(4) Mark Twain
Scores of writers have spent their whole lives trying to pen The Great American Novel. Twain may have done it several times. Adventures of Huck Finn and The Adventures of Tom Sawyer are still required reading, but Twain wasn't just a writer and humorist. He also created a number of inventions, including a set of detachable garment straps, and befriended Nikola Tesla. Perhaps fellow genius contemporary Thomas Edison put it best: "An average American loves his family. If he has any love left over for some other person, he generally selects Mark Twain."
(12) Jonas Salk
You know what's terrific? Not having polio! For that, we all owe Jonas Salk a big tip of our caps. From 1952 to 1953, a polio outbreak in the U.S. led to 93,000 new cases of the disease. In 1955, Salk's ingenious vaccine, which used an inactivated form of poliovirus to help build antibodies against the disease, hit the market. By 1957, the number of new cases of polio in the U.S. had dropped to 5,600. By 1994, polio was completely eradicated in the Americas.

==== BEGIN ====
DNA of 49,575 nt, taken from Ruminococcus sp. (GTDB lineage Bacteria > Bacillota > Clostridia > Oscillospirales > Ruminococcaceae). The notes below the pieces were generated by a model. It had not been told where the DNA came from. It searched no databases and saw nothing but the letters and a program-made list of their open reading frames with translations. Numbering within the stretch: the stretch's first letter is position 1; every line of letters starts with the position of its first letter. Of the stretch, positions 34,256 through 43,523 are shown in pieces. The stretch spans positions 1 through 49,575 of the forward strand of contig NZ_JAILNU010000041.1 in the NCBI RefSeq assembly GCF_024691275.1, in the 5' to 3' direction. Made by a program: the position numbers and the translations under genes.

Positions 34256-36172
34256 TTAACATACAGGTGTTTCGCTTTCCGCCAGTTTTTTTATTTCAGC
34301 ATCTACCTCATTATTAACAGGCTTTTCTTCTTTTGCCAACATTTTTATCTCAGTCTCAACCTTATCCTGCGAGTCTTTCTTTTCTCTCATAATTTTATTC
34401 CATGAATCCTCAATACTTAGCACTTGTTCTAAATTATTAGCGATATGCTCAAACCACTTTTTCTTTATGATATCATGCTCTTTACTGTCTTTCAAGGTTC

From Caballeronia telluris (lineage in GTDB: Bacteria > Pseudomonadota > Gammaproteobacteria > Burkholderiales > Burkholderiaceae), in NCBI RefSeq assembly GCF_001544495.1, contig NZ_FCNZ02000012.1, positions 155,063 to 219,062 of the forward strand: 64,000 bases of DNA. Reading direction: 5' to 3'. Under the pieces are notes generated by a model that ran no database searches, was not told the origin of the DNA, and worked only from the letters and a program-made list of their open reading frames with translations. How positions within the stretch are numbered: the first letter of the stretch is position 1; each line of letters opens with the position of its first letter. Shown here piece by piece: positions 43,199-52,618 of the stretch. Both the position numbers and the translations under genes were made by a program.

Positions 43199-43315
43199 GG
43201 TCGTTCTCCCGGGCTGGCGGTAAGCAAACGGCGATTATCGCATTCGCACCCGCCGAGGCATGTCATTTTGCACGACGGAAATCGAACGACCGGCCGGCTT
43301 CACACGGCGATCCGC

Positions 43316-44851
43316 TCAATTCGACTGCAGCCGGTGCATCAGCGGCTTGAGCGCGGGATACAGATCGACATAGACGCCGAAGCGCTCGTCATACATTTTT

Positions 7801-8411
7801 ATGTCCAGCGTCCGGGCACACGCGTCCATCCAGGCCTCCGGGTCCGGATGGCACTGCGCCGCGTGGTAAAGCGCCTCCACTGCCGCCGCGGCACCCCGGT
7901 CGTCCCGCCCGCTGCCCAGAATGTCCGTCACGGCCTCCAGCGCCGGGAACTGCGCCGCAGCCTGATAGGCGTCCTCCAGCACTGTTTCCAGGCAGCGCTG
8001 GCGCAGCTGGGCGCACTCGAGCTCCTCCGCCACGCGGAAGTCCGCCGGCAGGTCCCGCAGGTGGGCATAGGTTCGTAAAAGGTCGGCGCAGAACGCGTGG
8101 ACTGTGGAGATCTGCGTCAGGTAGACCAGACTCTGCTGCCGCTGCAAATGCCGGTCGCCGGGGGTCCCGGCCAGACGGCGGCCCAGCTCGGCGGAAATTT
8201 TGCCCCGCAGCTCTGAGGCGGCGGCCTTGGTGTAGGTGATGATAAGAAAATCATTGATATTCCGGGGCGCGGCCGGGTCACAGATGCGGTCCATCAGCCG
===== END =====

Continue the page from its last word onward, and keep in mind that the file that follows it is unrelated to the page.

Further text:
Dr. Salk gets a huge tip of the cap for curing polio and helping advance vaccine science. Twain, though, deserves some acclaim for giving us some decent novels to read in high school English classes. Without Huck Finn, we'd all be stuck reading A Separate Peace over and over again, a fate that might not be worse than polio, but it's close. How do you like your genius, scientific or literary? This should be a tight one.
[See the whole bracket here.]